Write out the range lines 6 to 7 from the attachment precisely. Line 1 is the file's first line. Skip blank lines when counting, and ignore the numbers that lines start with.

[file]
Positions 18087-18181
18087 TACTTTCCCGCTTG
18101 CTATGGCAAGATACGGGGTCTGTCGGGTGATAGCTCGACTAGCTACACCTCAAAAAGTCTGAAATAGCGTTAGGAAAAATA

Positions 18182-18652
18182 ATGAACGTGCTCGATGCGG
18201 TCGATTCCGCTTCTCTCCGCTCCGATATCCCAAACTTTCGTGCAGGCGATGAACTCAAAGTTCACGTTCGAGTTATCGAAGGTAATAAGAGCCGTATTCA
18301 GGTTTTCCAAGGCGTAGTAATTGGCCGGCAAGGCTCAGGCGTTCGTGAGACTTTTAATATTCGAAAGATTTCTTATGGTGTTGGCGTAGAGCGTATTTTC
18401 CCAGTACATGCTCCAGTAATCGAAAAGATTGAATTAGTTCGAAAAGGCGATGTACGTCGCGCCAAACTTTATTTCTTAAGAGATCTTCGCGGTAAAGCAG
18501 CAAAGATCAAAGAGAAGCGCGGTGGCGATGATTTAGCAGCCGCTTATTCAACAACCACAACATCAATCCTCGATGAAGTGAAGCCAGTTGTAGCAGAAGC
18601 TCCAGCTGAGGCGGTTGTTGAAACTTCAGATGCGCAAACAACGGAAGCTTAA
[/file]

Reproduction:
18201 TCGATTCCGCTTCTCTCCGCTCCGATATCCCAAACTTTCGTGCAGGCGATGAACTCAAAGTTCACGTTCGAGTTATCGAAGGTAATAAGAGCCGTATTCA
18301 GGTTTTCCAAGGCGTAGTAATTGGCCGGCAAGGCTCAGGCGTTCGTGAGACTTTTAATATTCGAAAGATTTCTTATGGTGTTGGCGTAGAGCGTATTTTC